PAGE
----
Here’s the video of BENEE’s new song, “Snail.”
DK: I like your hit song, “Supalonely.” How did you, Josh and the other writers create this song?
BENEE: I worked on this song with Josh and Jenna Andrews, who’s a songwriter and friend of mine. I was in L.A. for a month, and it was my first time properly working with a (pro) songwriter, and I was a little put off at the idea of someone writing my song, because I was scared that’s what was gonna happen. [Writing with Jenna] ended up being this huge venting session for me, because I had just broken up with my boyfriend, and we talked about it for an hour. I asked Jenna about how she worked, and she said, “I’m not here to write your song for you. I’m here to help you with your ideas.” That was a relief, because I like to write my own music. [It turned out to be] such a cool session because we were bouncing ideas off each other, and she was helping me get all the good stuff out (laughs). It was nice working with a female songwriter in the studio. We figured out a cool beat, and she and I would have my lyrics written down, and I’d go into the booth. And on this particular song, I would freestyle a bunch of ad-libs. It was a really fun session.
DK: “Supalonely” got a big boost when a lot of people on TikTok made videos with your song. How did your song become popular on TikTok?
BENEE: [There was] this girl who made a dance video to it, with choreography. And [then more people made videos] dancing to it and it went viral, which is crazy. It’s cool how they make this little video to a song they like, and people kind of copy that video andshare it, and then…Boom! It goes viral.
DK: On your new album, I like your song “Sheesh” featuring Grimes, which has a high-energy track. How did you connect with Grimes for that song?
BENEE: That was through Sony/ATV (Music Publishing). They work with Grimes, and I’ve just signed with them. I was looking for an artist to do a feature with, and they suggested Grimes. And I said, “That would be insane” (laughs), because I’m a huge fan of hers. Then she messaged me on Instagram, and we had a couple conversations about it. And I love what she did…she’s perfect for the song. I was stoked that she wanted to be on it.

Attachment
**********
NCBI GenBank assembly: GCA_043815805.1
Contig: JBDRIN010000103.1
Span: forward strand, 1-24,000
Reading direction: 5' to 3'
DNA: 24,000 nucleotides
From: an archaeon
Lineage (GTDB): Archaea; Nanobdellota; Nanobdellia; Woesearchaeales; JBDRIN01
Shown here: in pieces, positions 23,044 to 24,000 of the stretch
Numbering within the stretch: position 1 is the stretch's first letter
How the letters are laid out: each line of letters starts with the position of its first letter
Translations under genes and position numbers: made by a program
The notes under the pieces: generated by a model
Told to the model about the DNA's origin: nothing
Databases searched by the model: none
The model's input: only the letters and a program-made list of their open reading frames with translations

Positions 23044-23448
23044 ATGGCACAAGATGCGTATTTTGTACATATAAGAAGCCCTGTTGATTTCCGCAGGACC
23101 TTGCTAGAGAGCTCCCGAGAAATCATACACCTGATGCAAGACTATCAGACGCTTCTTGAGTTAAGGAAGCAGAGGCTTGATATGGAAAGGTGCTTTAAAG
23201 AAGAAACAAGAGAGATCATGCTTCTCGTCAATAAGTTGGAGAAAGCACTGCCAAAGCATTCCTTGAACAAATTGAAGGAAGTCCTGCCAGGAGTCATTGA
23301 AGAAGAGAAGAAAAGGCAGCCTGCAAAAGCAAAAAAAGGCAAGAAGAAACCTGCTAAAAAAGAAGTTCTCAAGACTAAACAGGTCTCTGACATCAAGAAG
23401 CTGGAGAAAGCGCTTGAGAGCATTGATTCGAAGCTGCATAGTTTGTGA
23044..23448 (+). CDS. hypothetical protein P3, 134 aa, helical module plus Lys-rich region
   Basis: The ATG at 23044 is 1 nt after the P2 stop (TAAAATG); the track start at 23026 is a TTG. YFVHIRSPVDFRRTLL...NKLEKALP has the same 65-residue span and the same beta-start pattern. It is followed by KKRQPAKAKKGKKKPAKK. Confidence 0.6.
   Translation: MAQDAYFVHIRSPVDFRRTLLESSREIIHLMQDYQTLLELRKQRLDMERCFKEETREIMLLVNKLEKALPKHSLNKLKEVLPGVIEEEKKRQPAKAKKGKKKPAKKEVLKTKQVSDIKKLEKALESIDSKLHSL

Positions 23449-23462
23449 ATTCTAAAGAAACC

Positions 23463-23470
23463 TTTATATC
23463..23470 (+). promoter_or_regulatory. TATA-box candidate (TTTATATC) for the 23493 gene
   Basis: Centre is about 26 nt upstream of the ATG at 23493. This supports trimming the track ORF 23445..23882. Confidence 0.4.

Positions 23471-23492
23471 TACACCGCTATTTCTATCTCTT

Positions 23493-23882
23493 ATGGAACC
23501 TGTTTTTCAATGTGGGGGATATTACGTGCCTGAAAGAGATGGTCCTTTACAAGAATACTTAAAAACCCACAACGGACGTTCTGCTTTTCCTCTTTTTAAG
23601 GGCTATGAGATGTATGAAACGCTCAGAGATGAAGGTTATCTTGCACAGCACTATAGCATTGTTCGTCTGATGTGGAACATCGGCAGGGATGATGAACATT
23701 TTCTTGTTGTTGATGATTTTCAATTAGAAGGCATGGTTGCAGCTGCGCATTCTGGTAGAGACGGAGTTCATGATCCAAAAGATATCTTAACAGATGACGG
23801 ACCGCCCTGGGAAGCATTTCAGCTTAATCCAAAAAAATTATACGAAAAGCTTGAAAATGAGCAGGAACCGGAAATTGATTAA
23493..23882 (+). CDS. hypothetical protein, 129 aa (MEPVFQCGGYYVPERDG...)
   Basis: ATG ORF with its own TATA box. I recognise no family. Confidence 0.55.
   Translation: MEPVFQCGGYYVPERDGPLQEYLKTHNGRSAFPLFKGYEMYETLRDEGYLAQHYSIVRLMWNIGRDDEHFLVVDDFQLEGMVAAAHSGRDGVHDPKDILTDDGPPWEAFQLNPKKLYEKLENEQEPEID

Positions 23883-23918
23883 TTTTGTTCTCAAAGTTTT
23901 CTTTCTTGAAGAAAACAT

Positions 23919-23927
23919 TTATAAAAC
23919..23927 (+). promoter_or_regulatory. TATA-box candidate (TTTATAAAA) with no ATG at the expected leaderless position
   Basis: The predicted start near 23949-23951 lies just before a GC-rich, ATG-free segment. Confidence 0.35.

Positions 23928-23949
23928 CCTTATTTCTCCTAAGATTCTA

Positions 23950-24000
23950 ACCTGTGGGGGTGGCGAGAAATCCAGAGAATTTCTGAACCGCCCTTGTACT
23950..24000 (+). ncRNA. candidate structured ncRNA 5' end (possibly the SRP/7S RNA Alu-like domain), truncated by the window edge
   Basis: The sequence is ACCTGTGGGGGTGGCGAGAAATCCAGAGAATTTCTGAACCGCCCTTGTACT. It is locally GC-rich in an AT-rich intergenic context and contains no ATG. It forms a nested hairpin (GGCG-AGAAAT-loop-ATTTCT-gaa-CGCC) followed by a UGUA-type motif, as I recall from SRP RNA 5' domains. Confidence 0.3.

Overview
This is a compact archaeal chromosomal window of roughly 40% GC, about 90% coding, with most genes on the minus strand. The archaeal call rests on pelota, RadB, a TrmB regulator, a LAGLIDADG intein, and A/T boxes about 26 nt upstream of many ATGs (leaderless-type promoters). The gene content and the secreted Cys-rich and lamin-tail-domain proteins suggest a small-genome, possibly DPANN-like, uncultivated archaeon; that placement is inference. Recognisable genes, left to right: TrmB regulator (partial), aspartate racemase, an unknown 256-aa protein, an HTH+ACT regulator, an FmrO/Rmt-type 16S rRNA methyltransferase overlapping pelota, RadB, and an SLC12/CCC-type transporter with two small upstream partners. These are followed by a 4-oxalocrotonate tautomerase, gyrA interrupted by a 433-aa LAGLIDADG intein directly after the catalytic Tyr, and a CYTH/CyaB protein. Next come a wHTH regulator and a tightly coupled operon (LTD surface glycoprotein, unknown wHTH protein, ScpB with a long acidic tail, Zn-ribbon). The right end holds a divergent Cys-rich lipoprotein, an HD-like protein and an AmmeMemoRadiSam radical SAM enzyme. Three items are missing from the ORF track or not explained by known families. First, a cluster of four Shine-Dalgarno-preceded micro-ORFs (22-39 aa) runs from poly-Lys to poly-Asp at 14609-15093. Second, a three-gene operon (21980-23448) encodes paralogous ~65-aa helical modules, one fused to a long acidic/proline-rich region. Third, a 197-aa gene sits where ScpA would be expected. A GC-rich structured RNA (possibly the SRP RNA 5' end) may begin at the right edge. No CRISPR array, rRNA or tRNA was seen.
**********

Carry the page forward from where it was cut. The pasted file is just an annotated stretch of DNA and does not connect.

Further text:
Here’s the video of BENEE’s song “Glitter,” which has
DK: Besides “Supalonely” and “Sheesh,” what are your favorite songs on your album?
BENEE: “Happen To Me” is a favorite, because of how personal it is. I became quite vulnerable with my writing on that song…it touches on anxiety and depression, which is something that I haven’t explored much with my songwriting. So yeah, it’s a standout for me.
DK: I watched several of your videos, and you have some great animation in them, especially on your video for your song, “Glitter.” How did you come up with the idea for that video?
BENEE: For “Glitter,” I wrote the song about this crazy night that I had at this cool gay bar in Auckland, where I ended up being covered in glitter (laughs). I knew that I wanted the video to be crazy and colorful, and my label connected to director Steven Merton. I looked at this treatment and I looked at his previous work, and he has this crazy way. He hand drew all of the monsters and everything, and it was crazy how much work he put into it. I love everything that he did. Normally, I’m super hands-on with the videos, and I like to contribute to the storyline. But in this case I was like, “I just want to see what you come up with,” and he ended up coming up with something crazy that I loved.
DK: You live in New Zealand, and I read that the Covid cases are very low there, you’ve recently been able to play concerts and tour there. What’s it been like for you during the lockdown?
BENEE: The lockdown has obviously been very weird, and we’ve been in and out of lockdown in New Zealand, because random outbreaks would come up. But now, we’re Covid free, with no community cases. So fortunately, we’ve been able to play shows and tour here. It’s nice to be out of lockdown.